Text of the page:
The matter is for the AU Executive Council to address the prospects and for the General Assembly of the African Heads of State to ratify any proposal to that effect, if feasible. Hopefully the AU leadership and the members of the AU Executive Council who, by the way, administer their Diaspora policies will give serious consideration to these recommendations:
1) The descriptor, Continental Africans, which is also a common reference for those who trace their presence outside Africa due to migration and are members of either of the five regions in Africa that they legally identify with, should replace Contemporary Diaspora.
2) ECOSOCC is the appropriate vehicle of representation and engagement of Continental Africans because it mirrors the mission of the typical Continental African civil society organization that is explicitly formed to stay connected and contribute to hometowns, states and regional developments. These groups are usually known to, and collaborate with, their embassies to facilitate outreach. This recommendation is in alignment with Member States' and Regional Economic Communities' policies, outreach and programs in engaging their citizens living outside their homeland.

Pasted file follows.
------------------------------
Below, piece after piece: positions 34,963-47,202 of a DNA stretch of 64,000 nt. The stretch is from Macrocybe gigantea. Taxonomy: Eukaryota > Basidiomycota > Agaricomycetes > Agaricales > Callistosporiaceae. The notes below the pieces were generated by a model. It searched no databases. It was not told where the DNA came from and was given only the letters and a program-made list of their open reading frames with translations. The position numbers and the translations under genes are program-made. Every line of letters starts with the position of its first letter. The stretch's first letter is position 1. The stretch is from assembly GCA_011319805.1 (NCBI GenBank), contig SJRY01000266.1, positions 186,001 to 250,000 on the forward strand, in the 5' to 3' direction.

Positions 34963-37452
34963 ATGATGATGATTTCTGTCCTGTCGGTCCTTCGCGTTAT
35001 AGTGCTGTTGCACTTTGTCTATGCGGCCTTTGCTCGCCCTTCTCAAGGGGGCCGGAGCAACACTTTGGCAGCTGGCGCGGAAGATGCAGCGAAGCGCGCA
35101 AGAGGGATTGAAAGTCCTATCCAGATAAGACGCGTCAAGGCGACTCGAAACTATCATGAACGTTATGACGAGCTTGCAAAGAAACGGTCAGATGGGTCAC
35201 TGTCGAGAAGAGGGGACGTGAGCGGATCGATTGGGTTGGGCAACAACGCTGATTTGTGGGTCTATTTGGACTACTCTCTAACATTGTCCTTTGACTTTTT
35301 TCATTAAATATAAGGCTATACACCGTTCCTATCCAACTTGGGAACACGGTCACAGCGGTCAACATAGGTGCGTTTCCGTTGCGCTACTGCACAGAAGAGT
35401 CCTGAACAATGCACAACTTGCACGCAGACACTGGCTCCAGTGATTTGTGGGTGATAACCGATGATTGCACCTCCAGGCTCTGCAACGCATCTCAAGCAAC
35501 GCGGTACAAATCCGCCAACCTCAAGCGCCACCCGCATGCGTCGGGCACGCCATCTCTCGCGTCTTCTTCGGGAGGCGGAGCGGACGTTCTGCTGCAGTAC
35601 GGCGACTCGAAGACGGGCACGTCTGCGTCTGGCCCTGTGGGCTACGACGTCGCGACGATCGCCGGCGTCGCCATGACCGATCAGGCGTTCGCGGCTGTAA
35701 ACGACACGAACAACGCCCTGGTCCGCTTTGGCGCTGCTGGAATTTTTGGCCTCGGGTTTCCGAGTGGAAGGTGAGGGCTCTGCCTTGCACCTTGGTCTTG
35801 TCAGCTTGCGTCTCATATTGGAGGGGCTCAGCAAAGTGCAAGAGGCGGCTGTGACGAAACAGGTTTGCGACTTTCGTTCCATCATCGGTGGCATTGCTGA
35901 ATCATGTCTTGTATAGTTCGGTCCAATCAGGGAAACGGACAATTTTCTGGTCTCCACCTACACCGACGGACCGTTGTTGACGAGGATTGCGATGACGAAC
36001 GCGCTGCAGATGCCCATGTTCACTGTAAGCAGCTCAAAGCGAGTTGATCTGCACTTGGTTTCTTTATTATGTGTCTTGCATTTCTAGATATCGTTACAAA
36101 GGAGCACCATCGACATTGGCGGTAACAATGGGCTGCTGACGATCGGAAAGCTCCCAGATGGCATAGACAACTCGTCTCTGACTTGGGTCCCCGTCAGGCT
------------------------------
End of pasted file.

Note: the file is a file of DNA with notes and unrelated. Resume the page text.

The recommendation is in further consideration that Member States' and Regional Economic Communities' Diaspora policies are tapping into the patriotic contributions and and more predictable structures of their citizenry base living out of their homelands. The AU does not have to ratify any proposal or amend its constitution to engage its own citizens. The question of whether non-citizens of the AU can be official members of AU organs, participate in the political process and make decisions does not arise with Continental Africans.